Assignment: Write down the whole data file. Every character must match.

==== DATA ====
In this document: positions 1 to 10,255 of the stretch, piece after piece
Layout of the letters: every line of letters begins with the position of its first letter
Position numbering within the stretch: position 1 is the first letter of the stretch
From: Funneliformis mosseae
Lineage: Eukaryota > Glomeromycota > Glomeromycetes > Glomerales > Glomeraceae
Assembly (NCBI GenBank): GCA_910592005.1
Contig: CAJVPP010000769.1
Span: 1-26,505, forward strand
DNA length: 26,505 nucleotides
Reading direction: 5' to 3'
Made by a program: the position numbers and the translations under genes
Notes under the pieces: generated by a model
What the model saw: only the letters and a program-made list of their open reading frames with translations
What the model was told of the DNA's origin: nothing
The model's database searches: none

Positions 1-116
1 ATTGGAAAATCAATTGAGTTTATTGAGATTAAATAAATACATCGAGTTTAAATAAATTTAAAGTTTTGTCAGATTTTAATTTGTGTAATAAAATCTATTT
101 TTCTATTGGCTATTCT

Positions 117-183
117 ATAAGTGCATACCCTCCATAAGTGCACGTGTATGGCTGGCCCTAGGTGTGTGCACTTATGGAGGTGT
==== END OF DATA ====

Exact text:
In this document: positions 1 to 10,255 of the stretch, piece after piece
Layout of the letters: every line of letters begins with the position of its first letter
Position numbering within the stretch: position 1 is the first letter of the stretch
From: Funneliformis mosseae
Lineage: Eukaryota > Glomeromycota > Glomeromycetes > Glomerales > Glomeraceae
Assembly (NCBI GenBank): GCA_910592005.1
Contig: CAJVPP010000769.1
Span: 1-26,505, forward strand
DNA length: 26,505 nucleotides
Reading direction: 5' to 3'
Made by a program: the position numbers and the translations under genes
Notes under the pieces: generated by a model
What the model saw: only the letters and a program-made list of their open reading frames with translations
What the model was told of the DNA's origin: nothing
The model's database searches: none

Positions 1-116
1 ATTGGAAAATCAATTGAGTTTATTGAGATTAAATAAATACATCGAGTTTAAATAAATTTAAAGTTTTGTCAGATTTTAATTTGTGTAATAAAATCTATTT
101 TTCTATTGGCTATTCT

Positions 117-183
117 ATAAGTGCATACCCTCCATAAGTGCACGTGTATGGCTGGCCCTAGGTGTGTGCACTTATGGAGGTGT